Such are the accidents with which we enter our academic fields, if, that is, we do not have parents who are academics and can, presumably, guide us. My parents were physicians; likewise, the majority of my fellow classmates from high school are now physicians. My father had always wanted to be a mathematician or, even better, an engineer. I'm not sure what my mother most wanted to do; I think she would have liked to have been a musician or maybe a photographer. But what both of them knew was medicine; they could hardly advise me on other academic fields. Nor could any of my aunts or uncles; they were all physicians or scientists, too. How on earth did I become an historian?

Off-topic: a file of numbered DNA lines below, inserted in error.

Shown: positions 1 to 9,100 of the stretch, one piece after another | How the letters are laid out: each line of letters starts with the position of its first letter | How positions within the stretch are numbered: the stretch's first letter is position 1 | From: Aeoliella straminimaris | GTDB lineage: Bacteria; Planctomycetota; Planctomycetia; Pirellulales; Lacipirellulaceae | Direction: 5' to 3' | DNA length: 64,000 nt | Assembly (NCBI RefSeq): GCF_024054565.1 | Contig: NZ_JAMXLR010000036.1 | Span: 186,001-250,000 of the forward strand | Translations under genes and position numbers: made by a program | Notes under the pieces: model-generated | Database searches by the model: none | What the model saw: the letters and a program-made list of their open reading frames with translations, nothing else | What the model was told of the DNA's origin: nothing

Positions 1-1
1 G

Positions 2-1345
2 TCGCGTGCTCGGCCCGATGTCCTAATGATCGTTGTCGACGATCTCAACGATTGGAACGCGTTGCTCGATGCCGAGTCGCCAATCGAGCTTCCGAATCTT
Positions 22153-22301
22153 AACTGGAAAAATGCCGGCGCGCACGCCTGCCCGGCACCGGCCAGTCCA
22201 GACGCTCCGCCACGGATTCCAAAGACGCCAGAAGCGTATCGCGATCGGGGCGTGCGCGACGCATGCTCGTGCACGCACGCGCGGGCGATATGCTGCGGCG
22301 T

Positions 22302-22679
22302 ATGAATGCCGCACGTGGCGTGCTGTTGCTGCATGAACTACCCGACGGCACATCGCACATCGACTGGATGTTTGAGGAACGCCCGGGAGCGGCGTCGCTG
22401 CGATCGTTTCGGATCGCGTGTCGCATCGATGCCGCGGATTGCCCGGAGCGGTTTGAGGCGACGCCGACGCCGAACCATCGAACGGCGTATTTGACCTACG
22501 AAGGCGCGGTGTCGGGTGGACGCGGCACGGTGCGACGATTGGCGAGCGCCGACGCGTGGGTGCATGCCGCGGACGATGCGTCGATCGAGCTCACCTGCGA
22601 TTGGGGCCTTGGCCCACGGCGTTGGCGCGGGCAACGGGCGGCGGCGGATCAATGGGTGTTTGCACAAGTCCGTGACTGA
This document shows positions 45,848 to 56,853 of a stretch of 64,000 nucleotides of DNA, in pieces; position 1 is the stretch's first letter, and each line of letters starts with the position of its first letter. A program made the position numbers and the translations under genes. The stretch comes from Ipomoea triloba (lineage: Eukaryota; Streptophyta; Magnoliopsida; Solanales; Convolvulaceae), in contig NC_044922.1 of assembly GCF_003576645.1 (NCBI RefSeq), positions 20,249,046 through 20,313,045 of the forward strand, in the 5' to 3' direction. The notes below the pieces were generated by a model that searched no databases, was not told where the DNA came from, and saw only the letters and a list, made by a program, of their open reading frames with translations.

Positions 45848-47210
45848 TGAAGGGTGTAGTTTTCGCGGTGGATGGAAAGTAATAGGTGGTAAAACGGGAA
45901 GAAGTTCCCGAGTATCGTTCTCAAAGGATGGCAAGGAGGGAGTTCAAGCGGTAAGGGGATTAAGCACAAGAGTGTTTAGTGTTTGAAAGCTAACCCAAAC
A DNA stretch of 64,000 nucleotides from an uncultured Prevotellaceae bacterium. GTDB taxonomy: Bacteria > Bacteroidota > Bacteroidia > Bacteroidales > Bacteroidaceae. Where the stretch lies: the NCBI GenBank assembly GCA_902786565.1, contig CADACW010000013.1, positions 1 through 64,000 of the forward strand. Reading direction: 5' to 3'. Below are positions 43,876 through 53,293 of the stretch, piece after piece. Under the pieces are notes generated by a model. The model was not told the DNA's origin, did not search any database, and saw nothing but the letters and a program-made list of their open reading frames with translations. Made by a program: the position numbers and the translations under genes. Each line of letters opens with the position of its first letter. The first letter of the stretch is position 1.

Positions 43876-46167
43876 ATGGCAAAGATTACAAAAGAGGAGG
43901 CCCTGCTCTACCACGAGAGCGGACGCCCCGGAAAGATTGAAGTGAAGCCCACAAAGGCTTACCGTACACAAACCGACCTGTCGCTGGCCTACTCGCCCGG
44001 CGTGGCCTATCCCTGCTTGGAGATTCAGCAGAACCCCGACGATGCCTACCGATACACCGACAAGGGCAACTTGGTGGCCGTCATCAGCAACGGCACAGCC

Temperament, perhaps. I like figuring out why what happened when. But, again, why a medievalist? I can think of three reasons that I suspect apply:

1) Studying the Middle Ages made me feel special. It was (at least, until recently) somewhat odd to want to study this period. "Real" historians (i.e. those interested in social revolutions and the origins of the nation-state) might study modernity, but medievalists were harder to pigeonhole. We asked the questions nobody else wanted to ask, about religion and beliefs people in the present-day find it difficult to hold.

2) It was a period that seemed clearly defined, if not so (relatively) closed as Classics (if only in its textual source base), at least less chaotic than Early Modern or Modern where almost anything goes. No, that's not quite it. But there is some truth here: it felt like a period one could actually learn, when there was a relatively stable sense of faith and culture. Naïve, I know, but we do not always choose our fields for the intellectually most rigorous reasons. Plus, I liked the art.